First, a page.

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B.C. company helping First Nations create 3D 'digital twins' of their territories


A Victoria-based company that uses technology developed for video games to create three-dimensional replicas of real-world locations has partnered with more than a dozen First Nations on digital models of their territories.

LlamaZOO also markets its technology to mining and forestry companies, but its program called "Guardian" is developed for First Nations looking to visualize information about their territories in a central, virtual hub.

Robin Billy is the director of operations for the Stk'emlupsemc te Secwepemc First Nation, one of 15 First Nations currently using Guardian. He told CTV News he sees the technology as an important tool the nation can use both for its own purposes and in discussions with the province and the resource industry.

"Traditionally, our people would always be out on the land," Billy said. "You'd know, like, every nook and cranny, every animal, you know, where the fish are and that type of thing. Not everybody gets an opportunity to get out there now … We've seen this program as an opportunity to basically create a 3D model of the entire territory and then start adding in data."

As an example, he suggested using the topographical data in the model to inform decisions on which forestry cutblocks make sense to log, and which are on too steep a grade for the nation's comfort.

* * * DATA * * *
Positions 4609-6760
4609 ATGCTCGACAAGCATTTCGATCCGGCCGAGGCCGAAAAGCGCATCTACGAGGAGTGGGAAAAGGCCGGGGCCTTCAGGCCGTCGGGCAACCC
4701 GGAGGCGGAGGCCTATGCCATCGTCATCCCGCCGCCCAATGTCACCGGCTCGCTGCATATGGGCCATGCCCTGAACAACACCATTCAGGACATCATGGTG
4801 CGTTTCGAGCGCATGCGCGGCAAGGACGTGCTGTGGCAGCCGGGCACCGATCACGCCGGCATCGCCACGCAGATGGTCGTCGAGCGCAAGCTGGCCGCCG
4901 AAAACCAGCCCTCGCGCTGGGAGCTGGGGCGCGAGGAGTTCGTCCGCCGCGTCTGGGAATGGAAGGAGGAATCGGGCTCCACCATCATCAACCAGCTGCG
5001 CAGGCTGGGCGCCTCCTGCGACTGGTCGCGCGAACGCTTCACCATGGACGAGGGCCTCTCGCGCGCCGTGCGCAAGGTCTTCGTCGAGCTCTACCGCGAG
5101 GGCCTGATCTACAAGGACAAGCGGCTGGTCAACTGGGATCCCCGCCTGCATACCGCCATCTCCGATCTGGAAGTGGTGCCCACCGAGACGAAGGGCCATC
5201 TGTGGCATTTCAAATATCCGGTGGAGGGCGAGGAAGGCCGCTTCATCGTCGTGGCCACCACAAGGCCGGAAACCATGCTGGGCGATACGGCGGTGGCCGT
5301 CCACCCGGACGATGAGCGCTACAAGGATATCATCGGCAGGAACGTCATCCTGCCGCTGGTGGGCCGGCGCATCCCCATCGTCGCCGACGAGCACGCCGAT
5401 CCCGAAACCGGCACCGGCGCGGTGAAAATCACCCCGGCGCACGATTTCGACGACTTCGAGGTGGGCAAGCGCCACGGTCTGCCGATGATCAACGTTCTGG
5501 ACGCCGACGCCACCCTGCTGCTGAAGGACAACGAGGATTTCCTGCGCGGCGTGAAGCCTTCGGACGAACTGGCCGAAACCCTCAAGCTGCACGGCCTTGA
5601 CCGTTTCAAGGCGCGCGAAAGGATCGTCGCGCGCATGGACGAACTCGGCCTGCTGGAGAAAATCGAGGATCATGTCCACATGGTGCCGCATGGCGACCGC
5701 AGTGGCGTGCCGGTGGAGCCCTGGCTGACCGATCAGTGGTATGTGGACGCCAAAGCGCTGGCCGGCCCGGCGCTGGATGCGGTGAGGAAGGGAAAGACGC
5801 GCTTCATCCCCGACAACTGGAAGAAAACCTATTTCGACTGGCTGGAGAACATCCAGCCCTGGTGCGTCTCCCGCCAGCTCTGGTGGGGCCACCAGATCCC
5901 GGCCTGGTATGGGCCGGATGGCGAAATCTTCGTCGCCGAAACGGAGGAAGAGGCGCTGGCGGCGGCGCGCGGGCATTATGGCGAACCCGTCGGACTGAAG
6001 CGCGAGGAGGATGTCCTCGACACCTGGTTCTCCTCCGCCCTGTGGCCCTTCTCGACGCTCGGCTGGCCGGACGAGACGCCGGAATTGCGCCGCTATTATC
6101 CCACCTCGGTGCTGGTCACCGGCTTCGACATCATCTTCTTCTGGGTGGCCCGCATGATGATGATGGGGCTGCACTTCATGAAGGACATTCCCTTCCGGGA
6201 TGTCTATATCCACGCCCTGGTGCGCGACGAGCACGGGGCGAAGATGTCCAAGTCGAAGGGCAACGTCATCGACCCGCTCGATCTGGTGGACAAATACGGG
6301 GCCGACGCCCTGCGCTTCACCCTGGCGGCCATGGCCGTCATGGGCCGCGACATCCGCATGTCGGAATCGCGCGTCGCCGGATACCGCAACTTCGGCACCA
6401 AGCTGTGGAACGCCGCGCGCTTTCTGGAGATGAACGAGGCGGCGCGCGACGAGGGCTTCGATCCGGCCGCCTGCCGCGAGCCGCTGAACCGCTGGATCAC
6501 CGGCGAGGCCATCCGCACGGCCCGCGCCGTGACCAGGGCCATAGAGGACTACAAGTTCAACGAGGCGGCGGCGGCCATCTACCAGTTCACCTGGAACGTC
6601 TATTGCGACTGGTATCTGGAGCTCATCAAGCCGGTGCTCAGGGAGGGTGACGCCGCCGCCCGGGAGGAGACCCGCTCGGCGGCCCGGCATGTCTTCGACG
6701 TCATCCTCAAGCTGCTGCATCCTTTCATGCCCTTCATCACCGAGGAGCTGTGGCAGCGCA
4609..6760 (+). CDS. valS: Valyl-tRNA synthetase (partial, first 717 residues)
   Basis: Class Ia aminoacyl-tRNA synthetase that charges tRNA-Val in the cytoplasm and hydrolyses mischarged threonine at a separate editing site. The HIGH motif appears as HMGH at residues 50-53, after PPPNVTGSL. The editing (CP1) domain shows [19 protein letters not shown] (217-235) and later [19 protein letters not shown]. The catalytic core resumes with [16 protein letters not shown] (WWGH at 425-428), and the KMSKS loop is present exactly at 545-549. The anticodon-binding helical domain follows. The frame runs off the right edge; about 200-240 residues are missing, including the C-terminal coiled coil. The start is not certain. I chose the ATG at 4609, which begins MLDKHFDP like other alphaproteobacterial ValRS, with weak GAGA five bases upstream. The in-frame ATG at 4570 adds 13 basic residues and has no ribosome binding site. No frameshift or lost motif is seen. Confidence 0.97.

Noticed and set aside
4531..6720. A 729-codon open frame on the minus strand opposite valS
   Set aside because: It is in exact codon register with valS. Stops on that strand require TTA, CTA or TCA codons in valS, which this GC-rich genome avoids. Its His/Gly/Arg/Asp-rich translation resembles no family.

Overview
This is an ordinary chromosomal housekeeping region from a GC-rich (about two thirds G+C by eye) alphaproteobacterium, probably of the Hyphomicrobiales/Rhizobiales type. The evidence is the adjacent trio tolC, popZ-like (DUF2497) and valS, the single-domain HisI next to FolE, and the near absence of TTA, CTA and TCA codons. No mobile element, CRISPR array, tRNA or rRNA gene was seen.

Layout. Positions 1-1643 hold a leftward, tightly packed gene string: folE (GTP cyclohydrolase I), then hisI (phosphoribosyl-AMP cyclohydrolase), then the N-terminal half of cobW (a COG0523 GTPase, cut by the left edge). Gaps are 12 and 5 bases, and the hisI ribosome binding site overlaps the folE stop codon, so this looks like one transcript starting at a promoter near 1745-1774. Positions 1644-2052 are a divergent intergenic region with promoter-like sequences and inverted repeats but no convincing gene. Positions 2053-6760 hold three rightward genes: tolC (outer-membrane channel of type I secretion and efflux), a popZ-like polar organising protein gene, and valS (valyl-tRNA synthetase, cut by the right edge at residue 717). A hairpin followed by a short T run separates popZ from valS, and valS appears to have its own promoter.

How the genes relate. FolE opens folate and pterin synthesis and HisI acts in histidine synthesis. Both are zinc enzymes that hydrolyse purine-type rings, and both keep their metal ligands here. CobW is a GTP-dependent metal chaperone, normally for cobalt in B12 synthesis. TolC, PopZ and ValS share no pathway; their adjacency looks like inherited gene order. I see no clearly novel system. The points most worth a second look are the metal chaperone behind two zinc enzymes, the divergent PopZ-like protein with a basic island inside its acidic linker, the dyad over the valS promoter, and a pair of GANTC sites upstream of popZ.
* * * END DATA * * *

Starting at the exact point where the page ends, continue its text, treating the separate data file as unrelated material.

Such information already exists in two-dimensional maps, but the 3D model allows users to experience the data much more viscerally - to see what it looks like in the real world, even if they can't physically visit the site.

LlamaZOO CEO and president Charles Lavigne said visual representations of data are a powerful tool.

"It transcends and breaks down barriers of language and technical understanding and it creates a common operating picture - that unified digital twin, that single image - that all stakeholders can really understand and gather around and be on the same footing from," he said.

"What's really magical about it is that because it's 3D, we can visualize the data at a one-to-one scale, which effectively means that you can fly down to the ground, to the creekbed or to the road, and see how wide the road actually is," Lavigne added.

Billy also talked about the potential of the software for mapping traditional knowledge and cultural information. He said he thinks adequate mapping of cultural sites could stop some conflicts with the resource industry before they start.

"If you tell people ahead of time that these (cultural sites) are there, you kind of avoid people like mining companies coming in there, or what have you," he said.

Both Billy and Lavigne talked about Guardian as a way to "level the playing field" between First Nations, government and industry.

Billy said he's hopeful that having important data visualized and accessible will strengthen his nation's arguments in discussions about forestry, mining and other development.

"If we're talking about reconciliation, our voices have to be listened to when we're making those determinations, and this type of tool can allow us to do that."

With files from CTV News Vancouver's Nafeesa Karim Top Stories

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